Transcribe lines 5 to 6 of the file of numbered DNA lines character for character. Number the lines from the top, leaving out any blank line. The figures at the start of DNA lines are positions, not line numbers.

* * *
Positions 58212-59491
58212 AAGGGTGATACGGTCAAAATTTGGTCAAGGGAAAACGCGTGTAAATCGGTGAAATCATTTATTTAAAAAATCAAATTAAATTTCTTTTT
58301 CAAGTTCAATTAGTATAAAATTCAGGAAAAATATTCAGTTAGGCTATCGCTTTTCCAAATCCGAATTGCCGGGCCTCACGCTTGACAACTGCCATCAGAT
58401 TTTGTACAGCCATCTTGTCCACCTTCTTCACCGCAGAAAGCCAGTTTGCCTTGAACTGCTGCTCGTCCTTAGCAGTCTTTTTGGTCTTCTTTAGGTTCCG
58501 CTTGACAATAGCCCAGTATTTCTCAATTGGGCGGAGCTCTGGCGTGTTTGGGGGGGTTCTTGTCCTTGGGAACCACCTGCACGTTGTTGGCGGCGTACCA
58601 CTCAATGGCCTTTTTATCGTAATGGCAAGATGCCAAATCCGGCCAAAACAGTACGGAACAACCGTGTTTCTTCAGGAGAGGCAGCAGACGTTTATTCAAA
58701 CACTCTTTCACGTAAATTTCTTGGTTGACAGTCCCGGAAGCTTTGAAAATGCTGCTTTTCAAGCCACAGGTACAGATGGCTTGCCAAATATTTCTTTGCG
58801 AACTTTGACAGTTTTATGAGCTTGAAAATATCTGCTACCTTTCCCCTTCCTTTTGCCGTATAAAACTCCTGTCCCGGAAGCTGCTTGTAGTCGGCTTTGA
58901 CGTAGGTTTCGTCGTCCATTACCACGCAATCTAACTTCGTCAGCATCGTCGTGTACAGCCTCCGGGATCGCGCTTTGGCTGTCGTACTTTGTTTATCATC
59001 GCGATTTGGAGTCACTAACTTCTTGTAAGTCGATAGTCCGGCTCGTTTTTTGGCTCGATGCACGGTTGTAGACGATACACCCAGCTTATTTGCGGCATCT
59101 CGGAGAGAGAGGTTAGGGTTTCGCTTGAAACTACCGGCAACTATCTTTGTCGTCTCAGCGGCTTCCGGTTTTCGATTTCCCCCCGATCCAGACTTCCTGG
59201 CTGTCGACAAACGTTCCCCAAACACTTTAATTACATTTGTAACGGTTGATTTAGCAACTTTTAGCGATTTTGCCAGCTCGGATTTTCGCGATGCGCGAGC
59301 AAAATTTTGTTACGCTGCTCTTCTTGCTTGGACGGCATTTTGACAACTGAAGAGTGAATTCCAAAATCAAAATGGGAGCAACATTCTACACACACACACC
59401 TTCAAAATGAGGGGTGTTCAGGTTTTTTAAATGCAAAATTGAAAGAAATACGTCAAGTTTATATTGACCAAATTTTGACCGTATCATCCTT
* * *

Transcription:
58501 CTTGACAATAGCCCAGTATTTCTCAATTGGGCGGAGCTCTGGCGTGTTTGGGGGGGTTCTTGTCCTTGGGAACCACCTGCACGTTGTTGGCGGCGTACCA
58601 CTCAATGGCCTTTTTATCGTAATGGCAAGATGCCAAATCCGGCCAAAACAGTACGGAACAACCGTGTTTCTTCAGGAGAGGCAGCAGACGTTTATTCAAA